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67-15. How'd The Warriors Do It Without...

(originally written 4/21/15)

The 2014-15 Golden State Warriors—can enough praise be heaped upon them?


They entered the history books, tying for the second-best home record of all-time (39-2, and one of those was given away) en route to a 67-15 record that ranks among the best ever. 


Let that sink in—in an NBA that's existed for 70 years, chock full of juggernauts like the 60's Celtics, 80's Celtics, 00's Spurs, 80's Lakers, 90's Bulls, 80's Pistons and (cringe) 10's Heat, your Golden State Warriors regular season ranks right up there with the very best of the best. 


The Warriors fell five wins short of the historical 72 set by Steve Kerr and friends 19 years ago. Think about it—had Golden State not blown the Bulls game at home, not rested key players at Denver in March, had anything close to a healthy center at OKC in January, not goofed around at Utah later that month, and not been minus Curry at Indiana...


Tying the 1996 Bulls was indeed within their capabilities. Dennis Rodman and Draymond Green could have been fighting for inside position atop the NBA victories mountain! 


Nobody's complaining about 67-15 though, least of all us Warrior fans who enjoyed two decent seasons from 1995 to 2012. 


You don't win 67 games on talent alone, though. It takes good coaching (in hindsight, Kerr is a salient upgrade over Mark Jackson—though a solid coach, Jackson could never have pulled this off) good fan support, good management and—perhaps most importantly—good luck.


Just ask OKC. Entering training camp, practically everybody with a worthwhile opinion had Scott Brooks' (now-former) team as potential conference champions—not in the lottery. But Lady Luck did not shine upon the Seattle transplants; their three top stars missed 15, 18 and 55 games, leaving Oklahoma outside of the playoffs entirely. (BTW, WHO the hell was going around masquerading as Nick Collison this year?)


The Warriors' dealt with few injury issues this season. David Lee's early hamstring injury actually helped the club by accelerating Green into the starting lineup. Andrew Bogut lost a few weeks to a knee issue, but otherwise no Warrior sat more than a handful of games to injury during the season.


Still, Golden State did have a significant hurdle to overcome on the way to making NBA history. Arguably the most remarkable aspect of the Warriors' amazing performance—they pulled it off without Nemanja Nedovic.


Nedovic, the sophomore third-string point guard, was cut a few weeks into the season at his request. His absence left a void at the end of the Warriors' bench that was never quite filled.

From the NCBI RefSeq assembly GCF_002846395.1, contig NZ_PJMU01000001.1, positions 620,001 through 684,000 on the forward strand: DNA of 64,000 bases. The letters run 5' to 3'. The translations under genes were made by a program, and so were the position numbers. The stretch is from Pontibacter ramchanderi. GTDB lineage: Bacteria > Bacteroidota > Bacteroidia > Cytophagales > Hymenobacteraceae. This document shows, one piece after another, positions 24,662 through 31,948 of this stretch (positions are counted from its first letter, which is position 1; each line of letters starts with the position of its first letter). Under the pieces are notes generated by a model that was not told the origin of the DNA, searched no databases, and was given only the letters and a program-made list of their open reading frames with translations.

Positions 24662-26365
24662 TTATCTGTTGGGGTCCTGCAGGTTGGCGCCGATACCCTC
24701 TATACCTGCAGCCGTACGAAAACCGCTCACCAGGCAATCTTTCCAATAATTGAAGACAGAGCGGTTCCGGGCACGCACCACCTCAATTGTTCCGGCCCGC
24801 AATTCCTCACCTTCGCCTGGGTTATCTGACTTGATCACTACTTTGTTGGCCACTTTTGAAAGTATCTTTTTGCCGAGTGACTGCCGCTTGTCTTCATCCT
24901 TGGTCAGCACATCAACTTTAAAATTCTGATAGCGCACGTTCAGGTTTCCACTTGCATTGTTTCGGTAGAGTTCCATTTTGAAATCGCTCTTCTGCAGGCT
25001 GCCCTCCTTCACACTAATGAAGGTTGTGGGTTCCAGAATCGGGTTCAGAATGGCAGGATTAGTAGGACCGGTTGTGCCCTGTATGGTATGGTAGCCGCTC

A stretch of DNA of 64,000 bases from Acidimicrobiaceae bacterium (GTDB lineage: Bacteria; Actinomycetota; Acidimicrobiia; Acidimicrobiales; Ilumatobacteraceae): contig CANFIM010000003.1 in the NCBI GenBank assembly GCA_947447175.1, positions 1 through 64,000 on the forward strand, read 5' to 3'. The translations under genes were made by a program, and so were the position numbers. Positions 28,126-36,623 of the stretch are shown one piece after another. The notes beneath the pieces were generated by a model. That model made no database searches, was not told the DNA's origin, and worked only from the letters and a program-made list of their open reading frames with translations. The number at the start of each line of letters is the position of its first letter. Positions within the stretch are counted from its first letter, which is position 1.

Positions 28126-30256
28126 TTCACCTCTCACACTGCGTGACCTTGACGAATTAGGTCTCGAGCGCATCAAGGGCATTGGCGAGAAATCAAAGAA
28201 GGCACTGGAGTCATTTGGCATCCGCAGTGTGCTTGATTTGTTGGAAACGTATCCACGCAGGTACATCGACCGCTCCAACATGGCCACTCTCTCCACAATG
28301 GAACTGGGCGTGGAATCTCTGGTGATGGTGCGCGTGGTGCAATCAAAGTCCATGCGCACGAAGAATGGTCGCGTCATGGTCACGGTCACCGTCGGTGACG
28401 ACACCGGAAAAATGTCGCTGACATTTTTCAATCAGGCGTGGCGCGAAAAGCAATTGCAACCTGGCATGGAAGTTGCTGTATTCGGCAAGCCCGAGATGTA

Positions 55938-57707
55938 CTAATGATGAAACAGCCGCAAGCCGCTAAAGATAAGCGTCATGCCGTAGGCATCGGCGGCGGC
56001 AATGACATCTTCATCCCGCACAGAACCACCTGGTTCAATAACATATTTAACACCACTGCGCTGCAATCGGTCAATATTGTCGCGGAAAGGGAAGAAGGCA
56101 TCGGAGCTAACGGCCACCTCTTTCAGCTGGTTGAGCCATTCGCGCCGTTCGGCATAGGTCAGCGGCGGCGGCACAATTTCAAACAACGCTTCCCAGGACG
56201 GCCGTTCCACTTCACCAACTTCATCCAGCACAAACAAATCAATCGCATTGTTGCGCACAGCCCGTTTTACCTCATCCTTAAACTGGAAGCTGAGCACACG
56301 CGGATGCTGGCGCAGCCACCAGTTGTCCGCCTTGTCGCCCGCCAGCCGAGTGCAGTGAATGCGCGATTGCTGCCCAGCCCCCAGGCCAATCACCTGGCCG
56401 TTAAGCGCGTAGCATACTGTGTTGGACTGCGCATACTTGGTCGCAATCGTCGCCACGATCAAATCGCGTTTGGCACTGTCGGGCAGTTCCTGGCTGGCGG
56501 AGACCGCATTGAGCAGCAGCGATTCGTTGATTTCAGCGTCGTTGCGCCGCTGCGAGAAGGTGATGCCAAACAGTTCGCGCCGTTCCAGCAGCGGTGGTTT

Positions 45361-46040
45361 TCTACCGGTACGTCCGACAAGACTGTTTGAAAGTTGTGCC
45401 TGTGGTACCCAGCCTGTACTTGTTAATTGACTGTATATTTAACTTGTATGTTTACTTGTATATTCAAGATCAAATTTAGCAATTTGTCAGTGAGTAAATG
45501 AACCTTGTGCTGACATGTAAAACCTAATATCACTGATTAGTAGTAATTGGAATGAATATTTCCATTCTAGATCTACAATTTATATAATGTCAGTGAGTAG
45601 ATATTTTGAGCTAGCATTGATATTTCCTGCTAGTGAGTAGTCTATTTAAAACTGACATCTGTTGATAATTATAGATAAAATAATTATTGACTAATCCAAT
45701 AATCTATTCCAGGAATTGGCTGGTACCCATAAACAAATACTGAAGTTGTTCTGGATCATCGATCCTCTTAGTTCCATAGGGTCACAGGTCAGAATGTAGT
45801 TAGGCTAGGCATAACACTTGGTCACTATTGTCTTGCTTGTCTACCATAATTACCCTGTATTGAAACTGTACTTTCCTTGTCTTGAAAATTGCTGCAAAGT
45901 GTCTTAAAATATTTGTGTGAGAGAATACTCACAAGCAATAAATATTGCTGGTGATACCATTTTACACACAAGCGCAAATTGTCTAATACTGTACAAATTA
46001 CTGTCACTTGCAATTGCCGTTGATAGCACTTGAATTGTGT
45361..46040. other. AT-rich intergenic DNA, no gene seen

At times, Golden State's blowout leads ballooned so high that some of the older fans would drift off without Nemanja's loud bricks startling them awake every couple minutes or so—preventing them from napping through good plays by the other Warriors.


Every team has the token end-of-the-bencher who brings the house down whenever he achieves the remarkable feat of...scoring a basket in garbage-time. (Steve Scheffler of the Sonics was the best of my youth; he got more love than Gary Payton or Shawn Kemp. But I'm not here to talk about the past.) 


For the Warriors, Nedovic was that player—but on the rare occasions one of his shots found its way to the bottom of the net, there would be no ovation. Just a mix of disbelief, shock and confusion. "Nedovic scored?" fans would wonder. "On purpose?" Having an underdog—or, in this case, a way-under dog—to pull for boosted team chemistry, even as said team wondered how such an inferior player could be allowed within 50 feet of their locker room.


When Nedovic departed, the underdog mantle fell to Brandon Rush. Rush tried valiantly to sink his game to Nedovic's level, at one time going two months without scoring a single point. But it just wasn't the same, since Rush had been a solid NBA role player for years before tearing his ACL; he dissolved into a stiff, whereas Nedovic entered the league as one. (He was supposedly good in Europe, but forgot to pack his talent for the trip to North America.)


After the move, Golden State was left with two true point guards on the roster; backup Shaun Livingston was often asked to play entire quarters of garbage time. Nedovic, if still around, allows the veteran Livingston a few extra minutes of rest—plus, the Warriors could've saved a few dollars by shutting off the AC during his minutes. The breezes generated by Nedovic's man repeatedly blowing past him, as well as those produced by his 70-mph airballs, would have easily sufficed.


When Nemanja didn't play, he cheered on his teammates like few others. Rising to his feet, he cheered their dunks, their threes, their transition layups, even their made free throws (until Andre Iguodala told him to stop.) It was often the closest he came to breaking a sweat on any given night.


History may credit the 1996 Bulls' three Hall-of-Fame players and Hall-of-Fame coach for its 72-win season, as will every member of that team, every opponent of that team, and everyone else alive in the year 1996. Not enough credit is given to Dickey Simpkins for his contributions, however—could MJ have dominated to the level he did without Simpkins' spirited "Good shot, Mike!"s coming from the bench? Questionable, at best.


As amazing as 67-15 and what's sure to be a deep Warrior playoff run is, it will be difficult spotting Nemanja Nedovic's photo on milk cartons without wondering what could have been.

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